One of the "home inspectors" here locally bought himself one of those "Inspector" three-prong electrical testers that measures voltage drop, and boy, has he been making waves! He's got a bunch of the realtors ready for a tar and featherin' party!
Around my area at least, none of the new home electricians seldom pulls anything larger than #12's to basic lighting/receptacle loads.
VD is a social problem, not an electrical one here.
We do service work on houses in the +2000 sq ft range that are all 14/2 NM except where the NEC historically required 12/2 NM (kitchen, dining rm, that sort of thing). 150 feet or more from the back of the upstairs bedroom to the loadcenter in the garage, all in 14 gauge NM cable, is not unusual. They use 14/3 to cut install costs to those long pulls, too. Share that #14 neutral!
Anyways, this home inspector has been noting on his reports that many of the homes he's inspected have an unacceptable voltage drop problem (20% in one case I looked at). And he's right, but how many of these people are going to pay (or can pay) to have nearly their entire house re-wired? They (the realtors) call me and ask for my opinion, and suggested options. I generally give two answers;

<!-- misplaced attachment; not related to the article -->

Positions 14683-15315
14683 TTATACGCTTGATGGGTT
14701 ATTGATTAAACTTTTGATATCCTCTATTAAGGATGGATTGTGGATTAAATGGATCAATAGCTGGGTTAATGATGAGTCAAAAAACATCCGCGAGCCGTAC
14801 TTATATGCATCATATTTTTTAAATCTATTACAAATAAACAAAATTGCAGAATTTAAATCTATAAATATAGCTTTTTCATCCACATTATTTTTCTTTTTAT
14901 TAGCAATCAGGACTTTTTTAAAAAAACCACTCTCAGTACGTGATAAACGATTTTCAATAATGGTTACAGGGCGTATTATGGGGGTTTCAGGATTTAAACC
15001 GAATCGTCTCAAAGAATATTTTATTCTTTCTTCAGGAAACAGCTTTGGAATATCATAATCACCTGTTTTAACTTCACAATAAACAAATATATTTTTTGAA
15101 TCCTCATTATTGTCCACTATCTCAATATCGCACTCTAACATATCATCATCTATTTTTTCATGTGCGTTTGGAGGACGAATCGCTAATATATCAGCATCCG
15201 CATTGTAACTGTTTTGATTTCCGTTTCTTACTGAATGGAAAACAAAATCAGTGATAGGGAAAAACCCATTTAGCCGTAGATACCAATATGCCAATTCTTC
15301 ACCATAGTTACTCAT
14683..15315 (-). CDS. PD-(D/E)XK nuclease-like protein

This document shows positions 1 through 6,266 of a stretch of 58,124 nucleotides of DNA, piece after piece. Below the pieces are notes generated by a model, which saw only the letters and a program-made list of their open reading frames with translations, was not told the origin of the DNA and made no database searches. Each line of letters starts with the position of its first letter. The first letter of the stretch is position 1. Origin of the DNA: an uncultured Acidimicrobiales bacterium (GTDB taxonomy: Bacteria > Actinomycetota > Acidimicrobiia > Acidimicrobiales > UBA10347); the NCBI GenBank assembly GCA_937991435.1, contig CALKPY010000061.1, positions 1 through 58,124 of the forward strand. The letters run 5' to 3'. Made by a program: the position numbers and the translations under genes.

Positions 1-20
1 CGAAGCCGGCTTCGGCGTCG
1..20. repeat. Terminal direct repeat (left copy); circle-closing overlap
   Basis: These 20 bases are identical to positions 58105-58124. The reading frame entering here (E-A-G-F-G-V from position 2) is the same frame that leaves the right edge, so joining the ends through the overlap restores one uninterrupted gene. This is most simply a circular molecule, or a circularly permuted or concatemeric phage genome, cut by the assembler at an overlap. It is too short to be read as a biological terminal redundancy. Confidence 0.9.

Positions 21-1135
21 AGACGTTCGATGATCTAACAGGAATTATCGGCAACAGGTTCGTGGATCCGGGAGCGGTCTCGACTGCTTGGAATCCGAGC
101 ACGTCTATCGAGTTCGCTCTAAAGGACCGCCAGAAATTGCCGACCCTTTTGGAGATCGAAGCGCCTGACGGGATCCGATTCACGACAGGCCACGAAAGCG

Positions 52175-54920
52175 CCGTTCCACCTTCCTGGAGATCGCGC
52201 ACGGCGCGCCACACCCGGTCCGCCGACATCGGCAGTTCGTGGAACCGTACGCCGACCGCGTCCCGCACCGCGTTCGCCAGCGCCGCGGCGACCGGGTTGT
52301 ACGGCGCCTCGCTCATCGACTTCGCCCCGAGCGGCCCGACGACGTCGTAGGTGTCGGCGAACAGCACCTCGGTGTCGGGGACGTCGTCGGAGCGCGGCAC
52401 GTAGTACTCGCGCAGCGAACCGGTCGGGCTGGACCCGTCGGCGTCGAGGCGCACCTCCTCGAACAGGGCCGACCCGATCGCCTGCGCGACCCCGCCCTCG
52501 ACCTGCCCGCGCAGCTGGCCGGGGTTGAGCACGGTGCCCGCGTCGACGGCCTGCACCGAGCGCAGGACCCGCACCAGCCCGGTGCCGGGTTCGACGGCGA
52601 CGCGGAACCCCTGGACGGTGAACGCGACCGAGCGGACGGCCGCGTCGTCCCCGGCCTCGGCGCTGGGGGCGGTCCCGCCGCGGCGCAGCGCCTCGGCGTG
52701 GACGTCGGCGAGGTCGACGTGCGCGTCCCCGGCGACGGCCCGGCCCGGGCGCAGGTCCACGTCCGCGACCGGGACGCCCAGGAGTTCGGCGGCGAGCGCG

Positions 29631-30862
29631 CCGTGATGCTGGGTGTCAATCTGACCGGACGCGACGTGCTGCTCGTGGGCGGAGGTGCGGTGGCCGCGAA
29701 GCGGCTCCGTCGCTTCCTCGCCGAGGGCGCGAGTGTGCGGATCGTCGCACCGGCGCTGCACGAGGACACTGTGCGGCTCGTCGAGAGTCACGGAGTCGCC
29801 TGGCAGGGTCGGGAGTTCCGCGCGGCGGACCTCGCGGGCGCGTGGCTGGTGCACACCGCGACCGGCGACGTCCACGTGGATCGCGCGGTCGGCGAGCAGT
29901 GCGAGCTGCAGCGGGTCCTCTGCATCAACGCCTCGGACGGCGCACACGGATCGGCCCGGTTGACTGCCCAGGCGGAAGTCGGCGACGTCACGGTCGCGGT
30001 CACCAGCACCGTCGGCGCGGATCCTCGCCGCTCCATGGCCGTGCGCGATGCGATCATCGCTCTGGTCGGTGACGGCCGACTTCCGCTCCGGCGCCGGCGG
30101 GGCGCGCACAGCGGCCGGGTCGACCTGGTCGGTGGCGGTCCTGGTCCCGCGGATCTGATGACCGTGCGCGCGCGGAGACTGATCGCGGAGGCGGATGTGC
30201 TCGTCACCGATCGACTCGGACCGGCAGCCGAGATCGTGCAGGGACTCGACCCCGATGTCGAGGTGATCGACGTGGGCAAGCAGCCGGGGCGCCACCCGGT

1) Re-wire to larger gauge wire, (pretty serious money) or,
2) Sell it with the deficiency noted.
Guess which one is ALWAYS chosen?
By the way, these houses are generally always signed off by the local housing inspectors. There normally is an "Approved" sticker fastened to the loadcenter door, where there are inspections.
Ok, my headache's back.... Doc, oh Doc!..